Stress: Massages vs Chiropractor?


  • Feb 20, 2011 8:58 PM GMT
    My issue is simple, I'm currently working through my highest peaks of anxiety I've dealt with in my life. So far, I've gone to a psychologist, working on getting with a possible psychiatrist for some short-term help medicine-wise, and am attempting to be more active to calm the stress.


    One thing my doctors have said is I'm very stressed and I literally take no "me" time in my week. From the stress my back is very tense and I was wonder would you recommend? A massage or a chiropractor visit?

    How did you find these people? Did it help?
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    Feb 20, 2011 10:45 PM GMT
    Chiropractor? A waste of time and money.

    More seriously, I find a good gym workout a good stress reliever which I have found to be linked to a decline in back pain I had been suffering for years.
    Opinions may differ here, but I have read from reliable sources that a challenging workout (and this includes running) activates the pituitary gland, situated under the brain. The endorphin released into the bloodstream is the cause of the feelgood factor following strenuous exercise.
    In my case I go through a 50 minute workout on the elliptical cross-trainer, having set the resistance level to cardio, I can burn off up to 1,130 calories in one session. I always feel happy after the workout, which in turn gives me greater ability to find solutions to the stress of daily living, the bottom cause of backache.
    If my negative reaction to the profession of chiropractics surprise you, it is because I read some history of the practice, after coming across it right here at RealJock. (Before I joined RJ, I had never even heard of the word.)
    My running partner who also suffered backache, goes to a chiropractic every so often. He tells me that he is a kind, elderly gentleman who knows his salt and my mate had enjoyed relief from his symptoms. He invited me to see him too, an idea I actually considered.
    But the snag was, he had to visit at a regular basis, paying (what to me was) a substantial fee per visit. If chiropractics were parallel to medicine, surely just one visit would suffice, and the dislocated vertebrate would have been fixed there and then, as would have been, for example, a dislocated shoulder.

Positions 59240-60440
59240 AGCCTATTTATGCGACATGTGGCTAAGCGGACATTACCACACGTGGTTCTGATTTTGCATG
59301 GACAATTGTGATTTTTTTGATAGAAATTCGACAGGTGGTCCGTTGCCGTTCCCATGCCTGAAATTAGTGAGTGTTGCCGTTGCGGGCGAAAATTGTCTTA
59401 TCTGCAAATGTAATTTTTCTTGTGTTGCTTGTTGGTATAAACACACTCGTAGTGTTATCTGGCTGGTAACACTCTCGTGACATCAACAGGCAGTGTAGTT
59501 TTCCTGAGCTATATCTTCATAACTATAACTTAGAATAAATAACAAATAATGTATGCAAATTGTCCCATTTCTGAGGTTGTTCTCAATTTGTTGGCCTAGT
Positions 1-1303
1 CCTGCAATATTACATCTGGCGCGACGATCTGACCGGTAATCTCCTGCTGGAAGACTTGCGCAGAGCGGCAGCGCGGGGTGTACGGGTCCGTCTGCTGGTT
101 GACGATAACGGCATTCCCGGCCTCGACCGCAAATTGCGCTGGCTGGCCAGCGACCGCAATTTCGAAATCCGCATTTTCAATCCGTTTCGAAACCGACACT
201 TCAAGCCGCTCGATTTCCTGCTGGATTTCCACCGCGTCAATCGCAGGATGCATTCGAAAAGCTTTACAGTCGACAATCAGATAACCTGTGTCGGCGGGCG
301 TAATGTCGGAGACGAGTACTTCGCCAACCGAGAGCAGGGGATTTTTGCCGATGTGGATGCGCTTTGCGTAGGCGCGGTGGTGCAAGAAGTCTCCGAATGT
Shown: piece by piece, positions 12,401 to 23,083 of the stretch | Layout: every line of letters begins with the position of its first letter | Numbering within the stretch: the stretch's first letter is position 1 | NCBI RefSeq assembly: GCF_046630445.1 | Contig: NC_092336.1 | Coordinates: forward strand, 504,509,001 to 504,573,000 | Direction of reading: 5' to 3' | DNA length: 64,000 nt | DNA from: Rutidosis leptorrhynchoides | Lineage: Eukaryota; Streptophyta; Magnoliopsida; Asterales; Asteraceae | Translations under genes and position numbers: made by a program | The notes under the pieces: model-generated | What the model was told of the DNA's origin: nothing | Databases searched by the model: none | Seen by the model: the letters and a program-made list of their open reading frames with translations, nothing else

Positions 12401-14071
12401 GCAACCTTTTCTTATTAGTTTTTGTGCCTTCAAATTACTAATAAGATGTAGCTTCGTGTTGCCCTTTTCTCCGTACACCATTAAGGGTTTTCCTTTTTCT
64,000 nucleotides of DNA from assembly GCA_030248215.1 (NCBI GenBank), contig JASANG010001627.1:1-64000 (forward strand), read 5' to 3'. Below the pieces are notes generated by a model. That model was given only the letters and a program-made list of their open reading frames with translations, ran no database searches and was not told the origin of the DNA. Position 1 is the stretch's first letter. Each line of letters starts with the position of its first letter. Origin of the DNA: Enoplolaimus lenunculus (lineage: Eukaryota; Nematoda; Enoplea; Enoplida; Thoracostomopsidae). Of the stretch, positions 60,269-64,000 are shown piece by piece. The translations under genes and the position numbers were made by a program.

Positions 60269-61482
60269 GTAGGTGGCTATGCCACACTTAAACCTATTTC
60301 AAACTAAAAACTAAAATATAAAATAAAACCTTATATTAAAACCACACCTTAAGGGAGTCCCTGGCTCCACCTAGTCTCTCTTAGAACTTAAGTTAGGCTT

• starboard5

    Posts: 969

    Feb 21, 2011 1:39 AM GMT
    I would recommend yoga, learned from a qualified teacher at a dedicated yoga studio. Yoga is about integration/transformation at different levels, but on the purely physical one, the stretches in properly aligned asanas combined with the breathing they will teach you, stimulate the parasympathetic nervous system, which has a calming effect.
    It's worth looking into, at least. Just Google search "find local yoga studios." Teachers with a good grounding in Iengar style are a pretty safe bet.
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    Feb 21, 2011 2:05 AM GMT
    Hmmm depends on what you like... in part.

    If you need a realignment or the like I would recommend the Chiro, this helps with the tense for me most of the time. Its true its not a one time thing, its a progressive correction of bad posture and repetitive motions that your body eventually adapts its skeletal and musculature structure too. That being said, my lower back issues are predominantly corrected, and my knee is becoming less of a problem!

    Massages can be useful for some people, but unfortunately for some of us we're not the normal patient and react very differently than expected/intended. As such I can't really speak to this. Caution though - if you are already tense a massage may make you even more so, so make sure you visit a professional to start who can properly respond!

    I also think the Yoga is a great suggestion!
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    Feb 21, 2011 2:14 AM GMT
    A massage is far more relaxing than a chiropractic adjustment, but if you're uptight about being touched you may find massage itself stressful.
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    Feb 21, 2011 2:35 AM GMT